Abstract 16083: Short- and Long-term Outcomes Among Black vs. White Patients with Non-ST-segment Elevation Myocardial Infarction
Background: Prior studies have documented racial differences in the use of evidence-based acute therapy and revascularization among those with non-ST-segment elevation myocardial infarction (NSTEMI). It is unclear how these differences in acute care affect short- and long-term outcomes.
Methods: We linked clinical data from the CRUSADE registry to Medicare claims information to create a longitudinal record of care and outcomes for NSTEMI patients aged 65 and over. These data were used to examine 30-day and long-term (median follow-up 2.5 years) outcomes among 38,528 NSTEMI patients treated at 446 hospitals between 2003 and 2006. Unadjusted and adjusted mortality and readmission rates were then compared between blacks and whites.
Results: Compared with whites (n= 35,559), blacks (n= 2,969, 7.7%) were younger and more often female. Blacks more frequently had hypertension, diabetes, obesity, and more often required hemodialysis. They were slightly less likely than whites to receive class I guideline-indicated NSTEMI therapy; specifically, blacks received clopidogrel and glycoprotein IIb/IIIa inhibitors less often. Additionally, they were also less likely to undergo in-hospital percutaneous (23.6% vs. 32.1%, p<0.0001) or surgical (5.6% vs. 9.1%, p<0.0001) revascularization. Despite these differences, blacks had both lower unadjusted and risk-adjusted mortality rates than whites through 30 days. However, on long-term follow-up, blacks had higher unadjusted mortality than whites. These differences were no longer significant after adjusting for differences in comorbidities (table).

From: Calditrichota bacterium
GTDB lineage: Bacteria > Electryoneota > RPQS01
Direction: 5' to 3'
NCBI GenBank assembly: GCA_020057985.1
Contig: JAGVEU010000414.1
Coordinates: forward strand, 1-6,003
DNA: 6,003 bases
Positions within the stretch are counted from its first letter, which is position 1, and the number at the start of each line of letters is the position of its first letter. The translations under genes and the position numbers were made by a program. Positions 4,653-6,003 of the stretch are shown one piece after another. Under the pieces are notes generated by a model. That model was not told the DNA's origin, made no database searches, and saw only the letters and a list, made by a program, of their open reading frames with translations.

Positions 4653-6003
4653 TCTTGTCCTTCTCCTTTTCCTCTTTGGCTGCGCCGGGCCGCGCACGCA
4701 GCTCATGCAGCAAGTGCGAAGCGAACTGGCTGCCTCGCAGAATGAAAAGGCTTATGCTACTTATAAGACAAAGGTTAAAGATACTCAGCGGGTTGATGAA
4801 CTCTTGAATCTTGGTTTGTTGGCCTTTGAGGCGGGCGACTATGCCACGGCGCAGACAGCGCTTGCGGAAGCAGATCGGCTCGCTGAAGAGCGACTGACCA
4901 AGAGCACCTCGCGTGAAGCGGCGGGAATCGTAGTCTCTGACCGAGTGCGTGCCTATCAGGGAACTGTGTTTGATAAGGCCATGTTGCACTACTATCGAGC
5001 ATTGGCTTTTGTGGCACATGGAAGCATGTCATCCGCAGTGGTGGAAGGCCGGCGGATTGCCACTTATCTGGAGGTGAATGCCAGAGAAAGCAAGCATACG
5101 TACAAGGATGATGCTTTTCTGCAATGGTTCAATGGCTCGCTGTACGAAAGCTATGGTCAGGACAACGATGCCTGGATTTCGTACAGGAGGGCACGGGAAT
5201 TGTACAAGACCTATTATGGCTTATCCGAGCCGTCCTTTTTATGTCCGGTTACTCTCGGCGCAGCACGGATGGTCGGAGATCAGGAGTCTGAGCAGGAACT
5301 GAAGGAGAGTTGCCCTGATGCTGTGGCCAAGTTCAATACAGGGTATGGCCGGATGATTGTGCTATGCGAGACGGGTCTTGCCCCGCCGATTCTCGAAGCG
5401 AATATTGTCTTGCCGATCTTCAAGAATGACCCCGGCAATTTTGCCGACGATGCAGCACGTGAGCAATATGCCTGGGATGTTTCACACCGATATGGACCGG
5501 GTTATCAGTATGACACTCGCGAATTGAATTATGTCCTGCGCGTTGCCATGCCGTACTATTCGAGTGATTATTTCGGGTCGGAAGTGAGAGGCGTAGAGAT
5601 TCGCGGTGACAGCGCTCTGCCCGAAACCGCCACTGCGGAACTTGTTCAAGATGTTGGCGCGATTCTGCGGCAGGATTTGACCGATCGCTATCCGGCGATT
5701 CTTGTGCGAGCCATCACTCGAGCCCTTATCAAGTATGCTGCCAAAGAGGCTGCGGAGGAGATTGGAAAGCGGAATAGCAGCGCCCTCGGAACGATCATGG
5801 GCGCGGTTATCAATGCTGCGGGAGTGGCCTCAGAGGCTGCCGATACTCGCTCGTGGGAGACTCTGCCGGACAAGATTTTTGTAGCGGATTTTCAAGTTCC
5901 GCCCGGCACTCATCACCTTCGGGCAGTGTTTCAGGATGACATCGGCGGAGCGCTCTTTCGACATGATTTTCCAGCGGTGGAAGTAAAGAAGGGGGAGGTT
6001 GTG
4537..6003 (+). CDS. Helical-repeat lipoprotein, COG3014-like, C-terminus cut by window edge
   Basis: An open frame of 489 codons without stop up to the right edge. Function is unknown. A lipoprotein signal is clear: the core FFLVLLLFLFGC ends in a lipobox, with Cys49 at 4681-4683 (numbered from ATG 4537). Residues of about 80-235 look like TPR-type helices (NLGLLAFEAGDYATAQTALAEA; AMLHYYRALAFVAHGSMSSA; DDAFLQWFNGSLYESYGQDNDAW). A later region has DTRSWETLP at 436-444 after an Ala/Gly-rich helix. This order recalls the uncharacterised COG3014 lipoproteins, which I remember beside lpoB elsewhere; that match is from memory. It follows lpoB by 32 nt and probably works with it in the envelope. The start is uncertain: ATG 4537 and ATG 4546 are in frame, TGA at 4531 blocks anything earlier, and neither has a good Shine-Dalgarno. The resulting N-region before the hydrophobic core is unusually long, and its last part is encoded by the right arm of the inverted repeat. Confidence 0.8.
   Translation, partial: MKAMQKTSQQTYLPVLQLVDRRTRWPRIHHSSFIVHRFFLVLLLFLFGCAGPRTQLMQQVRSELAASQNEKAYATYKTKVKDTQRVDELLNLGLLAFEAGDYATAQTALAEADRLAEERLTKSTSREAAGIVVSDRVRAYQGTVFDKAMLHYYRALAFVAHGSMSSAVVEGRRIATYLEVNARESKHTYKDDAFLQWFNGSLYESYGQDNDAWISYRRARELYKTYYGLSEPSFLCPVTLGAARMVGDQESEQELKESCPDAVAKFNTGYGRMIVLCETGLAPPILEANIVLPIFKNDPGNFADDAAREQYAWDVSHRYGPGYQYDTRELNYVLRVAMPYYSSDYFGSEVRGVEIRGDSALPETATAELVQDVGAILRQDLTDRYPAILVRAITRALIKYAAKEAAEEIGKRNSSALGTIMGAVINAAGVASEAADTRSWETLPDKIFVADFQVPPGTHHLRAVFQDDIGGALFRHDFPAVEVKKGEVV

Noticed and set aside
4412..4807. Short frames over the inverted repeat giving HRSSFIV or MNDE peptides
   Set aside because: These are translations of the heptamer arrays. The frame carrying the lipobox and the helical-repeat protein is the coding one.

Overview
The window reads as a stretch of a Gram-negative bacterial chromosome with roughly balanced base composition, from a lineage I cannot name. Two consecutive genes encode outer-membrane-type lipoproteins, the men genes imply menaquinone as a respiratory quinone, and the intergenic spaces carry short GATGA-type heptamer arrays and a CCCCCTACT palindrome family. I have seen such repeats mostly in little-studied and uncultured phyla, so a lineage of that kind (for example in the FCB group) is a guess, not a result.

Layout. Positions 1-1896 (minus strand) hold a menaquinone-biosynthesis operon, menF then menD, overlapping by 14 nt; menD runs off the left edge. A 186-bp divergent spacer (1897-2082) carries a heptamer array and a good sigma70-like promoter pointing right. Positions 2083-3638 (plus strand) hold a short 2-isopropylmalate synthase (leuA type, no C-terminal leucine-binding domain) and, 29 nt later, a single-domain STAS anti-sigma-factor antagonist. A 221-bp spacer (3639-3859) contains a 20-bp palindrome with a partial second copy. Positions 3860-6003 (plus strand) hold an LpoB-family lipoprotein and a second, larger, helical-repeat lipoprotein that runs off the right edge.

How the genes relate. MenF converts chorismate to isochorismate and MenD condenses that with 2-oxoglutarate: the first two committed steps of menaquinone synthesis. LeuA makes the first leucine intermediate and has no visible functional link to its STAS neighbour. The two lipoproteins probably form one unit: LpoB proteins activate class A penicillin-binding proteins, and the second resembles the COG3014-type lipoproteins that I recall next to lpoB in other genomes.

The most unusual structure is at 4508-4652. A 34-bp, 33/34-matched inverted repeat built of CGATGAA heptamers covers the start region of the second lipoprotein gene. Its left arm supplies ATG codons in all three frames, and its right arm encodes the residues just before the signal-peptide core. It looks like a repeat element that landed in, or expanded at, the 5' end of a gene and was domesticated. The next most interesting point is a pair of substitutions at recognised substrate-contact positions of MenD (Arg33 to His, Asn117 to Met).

Conclusions: The early survival advantage seen in elderly blacks over whites with NSTEMI is lost over follow-up where long-term risk of mortality is higher among blacks. This is likely attributed to differences in major comorbidities, in-hospital, and discharge treatments in this population.
- © 2010 by American Heart Association, Inc.